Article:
The dollar jumped to a new two-decade high on Wednesday, as comments from Russian president Vladimir Putin rattled markets ahead of another likely aggressive rate hike from the US Federal Reserve.
Putin ordered Russia's first mobilisation since World War Two, warning the West that if it continued what he called its "nuclear blackmail" that Moscow would respond with the might of all its vast arsenal.
The news propelled the dollar index, which measures the greenback's value against other major currencies, more than 0.5 per cent higher to 110.87 =USD - its highest level since 2002.
European currencies bore the brunt of selling in foreign exchange markets as Putin's comments exacerbated concern about the economic outlook for a region already hit hard by Russia's squeeze on gas supplies to Europe.
The euro was fell to a two-week low of $0.9885 EUR=EBS, within sight of two-decade lows hit earlier this month. It was last down 0.6 per cent at $0.9912.
Sterling, which was down 0.4 per cent, fell to a fresh 37-year low of $1.1304 GBP=D3 even before Putin started speaking.
"The Russia headlines are stealing the thunder from the Fed at least for now," said Societe Generale currency strategist Kenneth Broux.
"A concern about an escalation in the conflict is hurting European currencies. And if the Fed is also hawkish tonight then you could see the losses snowball."
Later on Wednesday, the Federal Reserve is expected to lift interest rates by three-quarters of a percentage point for a third straight time and signal how much further and how fast borrowing costs may need to rise to tame a potentially corrosive outbreak of inflation.
The policy decision, due at 1800 GMT, will mark the latest move in a synchronised policy shift by global central banks that is testing the resilience of the world economy and the ability of countries to manage exchange rate shocks as the value of the dollar soars.
The dollar index is up almost 16 per cent this year and set for its biggest annual jump since 1981.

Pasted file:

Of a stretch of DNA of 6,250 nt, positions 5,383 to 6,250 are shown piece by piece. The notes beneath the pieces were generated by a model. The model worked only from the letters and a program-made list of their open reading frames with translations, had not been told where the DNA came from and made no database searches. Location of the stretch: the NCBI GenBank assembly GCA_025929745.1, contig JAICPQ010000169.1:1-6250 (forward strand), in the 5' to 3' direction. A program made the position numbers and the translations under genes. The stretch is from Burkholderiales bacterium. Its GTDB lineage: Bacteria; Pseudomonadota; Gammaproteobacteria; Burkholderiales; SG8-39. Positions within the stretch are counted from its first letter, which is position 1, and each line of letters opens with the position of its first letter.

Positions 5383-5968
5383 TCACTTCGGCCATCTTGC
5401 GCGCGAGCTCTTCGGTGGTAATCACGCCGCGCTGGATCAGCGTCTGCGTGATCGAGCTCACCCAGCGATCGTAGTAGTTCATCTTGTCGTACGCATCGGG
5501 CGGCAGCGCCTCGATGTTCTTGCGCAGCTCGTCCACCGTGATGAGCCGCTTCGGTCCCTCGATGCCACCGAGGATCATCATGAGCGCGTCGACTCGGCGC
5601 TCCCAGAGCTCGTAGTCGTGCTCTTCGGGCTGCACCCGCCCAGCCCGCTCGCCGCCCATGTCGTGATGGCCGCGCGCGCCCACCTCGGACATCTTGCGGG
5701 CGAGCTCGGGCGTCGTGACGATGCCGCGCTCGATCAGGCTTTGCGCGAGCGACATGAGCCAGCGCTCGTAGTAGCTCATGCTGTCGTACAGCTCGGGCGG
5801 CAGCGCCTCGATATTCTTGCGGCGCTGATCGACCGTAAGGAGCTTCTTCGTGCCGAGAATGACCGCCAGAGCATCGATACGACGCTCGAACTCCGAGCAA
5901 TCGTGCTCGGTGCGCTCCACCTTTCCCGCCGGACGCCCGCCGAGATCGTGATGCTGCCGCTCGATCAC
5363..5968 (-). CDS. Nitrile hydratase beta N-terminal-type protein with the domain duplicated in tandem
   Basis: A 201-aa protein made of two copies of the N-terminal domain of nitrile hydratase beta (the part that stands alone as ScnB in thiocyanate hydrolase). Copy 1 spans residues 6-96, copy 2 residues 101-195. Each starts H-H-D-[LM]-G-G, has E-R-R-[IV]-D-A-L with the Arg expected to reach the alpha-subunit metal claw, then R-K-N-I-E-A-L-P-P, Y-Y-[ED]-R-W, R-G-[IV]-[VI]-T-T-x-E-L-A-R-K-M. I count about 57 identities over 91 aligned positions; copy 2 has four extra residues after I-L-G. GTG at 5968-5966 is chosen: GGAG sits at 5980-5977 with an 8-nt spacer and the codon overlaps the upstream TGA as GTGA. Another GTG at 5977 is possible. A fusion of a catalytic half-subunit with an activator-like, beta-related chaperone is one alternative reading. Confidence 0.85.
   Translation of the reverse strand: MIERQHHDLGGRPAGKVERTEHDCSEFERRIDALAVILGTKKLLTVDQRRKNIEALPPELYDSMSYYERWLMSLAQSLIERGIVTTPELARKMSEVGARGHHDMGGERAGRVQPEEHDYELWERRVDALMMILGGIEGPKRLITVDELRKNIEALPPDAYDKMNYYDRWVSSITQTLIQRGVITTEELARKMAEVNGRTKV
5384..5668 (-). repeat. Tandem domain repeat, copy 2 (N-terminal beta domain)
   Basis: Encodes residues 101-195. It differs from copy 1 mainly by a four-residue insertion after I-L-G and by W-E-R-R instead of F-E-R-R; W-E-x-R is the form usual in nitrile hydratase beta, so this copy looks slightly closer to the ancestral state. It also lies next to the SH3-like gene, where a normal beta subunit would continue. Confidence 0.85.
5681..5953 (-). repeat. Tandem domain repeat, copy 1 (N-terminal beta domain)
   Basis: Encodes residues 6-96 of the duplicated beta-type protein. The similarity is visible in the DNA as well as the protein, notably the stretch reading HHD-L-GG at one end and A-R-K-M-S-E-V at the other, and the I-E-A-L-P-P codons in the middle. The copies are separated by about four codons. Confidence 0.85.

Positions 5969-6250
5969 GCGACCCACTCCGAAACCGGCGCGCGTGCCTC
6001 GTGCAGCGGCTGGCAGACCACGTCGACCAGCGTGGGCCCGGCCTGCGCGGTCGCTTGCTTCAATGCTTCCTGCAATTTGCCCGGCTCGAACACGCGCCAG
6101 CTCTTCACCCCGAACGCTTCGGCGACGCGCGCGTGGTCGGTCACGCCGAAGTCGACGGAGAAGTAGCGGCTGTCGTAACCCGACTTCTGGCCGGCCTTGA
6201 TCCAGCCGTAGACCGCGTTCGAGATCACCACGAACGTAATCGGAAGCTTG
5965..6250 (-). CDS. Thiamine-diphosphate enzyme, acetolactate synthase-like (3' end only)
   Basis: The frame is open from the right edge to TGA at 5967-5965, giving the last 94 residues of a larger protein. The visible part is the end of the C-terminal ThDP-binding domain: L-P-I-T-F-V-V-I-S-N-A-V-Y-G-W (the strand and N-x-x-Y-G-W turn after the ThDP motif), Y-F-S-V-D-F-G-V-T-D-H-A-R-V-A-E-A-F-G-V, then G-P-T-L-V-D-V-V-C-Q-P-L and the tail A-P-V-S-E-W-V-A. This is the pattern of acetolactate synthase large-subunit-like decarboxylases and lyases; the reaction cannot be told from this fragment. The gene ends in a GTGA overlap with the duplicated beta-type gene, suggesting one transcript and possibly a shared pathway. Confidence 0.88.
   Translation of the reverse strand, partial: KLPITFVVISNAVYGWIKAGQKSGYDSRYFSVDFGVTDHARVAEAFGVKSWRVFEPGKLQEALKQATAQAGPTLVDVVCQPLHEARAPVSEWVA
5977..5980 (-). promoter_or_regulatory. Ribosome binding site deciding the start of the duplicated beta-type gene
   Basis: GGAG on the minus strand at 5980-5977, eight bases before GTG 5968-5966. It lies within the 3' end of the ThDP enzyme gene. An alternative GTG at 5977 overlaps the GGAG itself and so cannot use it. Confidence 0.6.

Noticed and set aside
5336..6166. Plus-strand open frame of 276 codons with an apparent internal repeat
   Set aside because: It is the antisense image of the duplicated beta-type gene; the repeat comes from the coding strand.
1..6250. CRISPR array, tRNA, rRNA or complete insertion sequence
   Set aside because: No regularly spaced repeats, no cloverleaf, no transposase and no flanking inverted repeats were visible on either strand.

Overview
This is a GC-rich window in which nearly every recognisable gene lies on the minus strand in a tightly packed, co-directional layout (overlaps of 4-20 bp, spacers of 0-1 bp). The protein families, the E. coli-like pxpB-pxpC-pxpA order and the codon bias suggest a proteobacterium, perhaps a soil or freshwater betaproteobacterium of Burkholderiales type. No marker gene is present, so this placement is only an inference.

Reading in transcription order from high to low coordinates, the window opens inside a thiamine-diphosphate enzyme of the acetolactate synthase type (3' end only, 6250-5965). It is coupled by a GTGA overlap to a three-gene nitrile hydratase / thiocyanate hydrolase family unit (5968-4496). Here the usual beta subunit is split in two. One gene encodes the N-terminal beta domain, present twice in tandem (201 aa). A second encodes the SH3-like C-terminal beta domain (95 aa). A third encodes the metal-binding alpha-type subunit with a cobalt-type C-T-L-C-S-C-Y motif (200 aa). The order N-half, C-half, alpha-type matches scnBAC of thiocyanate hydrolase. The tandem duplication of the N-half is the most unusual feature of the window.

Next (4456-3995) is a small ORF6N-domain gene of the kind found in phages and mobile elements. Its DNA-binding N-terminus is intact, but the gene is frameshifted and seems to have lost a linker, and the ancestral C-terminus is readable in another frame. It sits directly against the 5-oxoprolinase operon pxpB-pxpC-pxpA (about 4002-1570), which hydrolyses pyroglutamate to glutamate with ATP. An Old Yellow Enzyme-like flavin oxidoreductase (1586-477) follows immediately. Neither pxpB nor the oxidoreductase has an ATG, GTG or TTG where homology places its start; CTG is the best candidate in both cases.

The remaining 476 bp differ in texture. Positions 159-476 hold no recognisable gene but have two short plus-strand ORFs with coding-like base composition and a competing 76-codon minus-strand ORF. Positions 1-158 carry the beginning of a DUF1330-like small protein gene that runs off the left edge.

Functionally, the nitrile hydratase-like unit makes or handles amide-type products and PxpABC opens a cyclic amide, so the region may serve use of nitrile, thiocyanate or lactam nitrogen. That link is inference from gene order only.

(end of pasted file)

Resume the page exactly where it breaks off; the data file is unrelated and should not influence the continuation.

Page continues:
Analysts said the backdrop of heightened geopolitical uncertainty only added to dollar strength.
"Obviously we have a situation where investors flock to safe havens, and we've also got the anticipation that we are going to see another rate hike from the Federal Reserve today," said Danni Hewson, financial analyst at AJ Bell in London.
"So the dollar was already looking quite punchy and clearly just the proximity to Ukraine of countries in Europe does make people consider what the situation might look like if the war in Ukraine becomes something bigger."
The Australian and New Zealand dollars meanwhile hit multi-year lows on Wednesday. The Aussie AUD=D3 hit a trough of $0.6655, its lowest since June 2020, while the kiwi NZD=D3 fell to $0.5877, its lowest since April 2020.
The rouble tumbled towards 63 against the dollar on Wednesday, scaling more than two-month lows,and Russian stock markets dived around 10 per cent on opening as president Vladimir Putin ordered the country's first military mobilisation since World War Two.
By 0708 GMT, the rouble was 2.6 per cent weaker at 62.18 to the dollar RUBUTSTN=MCX, having dipped as far as 62.7975, its weakest point since 7 July.
It had lost 1.7 per cent to trade at 61.61 to the euro EURRUBTN=MCXand shed 1.5 per cent against the yuan to 8.776 CNYRUBTOM=MCX.
Russian stock indexes were plunging, with energy giants Rosneft ROSN.MM and Gazprom GAZP.MM at one point losing around 12 per cent.
The benchmark rouble-based MOEX index .IMOEX hit its lowest point since 24 February, the day Russia sent tens of thousands of troops into Ukraine.
The index was down 5.5 per cent at 2,094.5 points, earlier reaching a low of 2,002.73 points. The dollar-denominated RTS index .IRTS was down 8 per cent to 1,061.9 points, its lowest point since 27 April.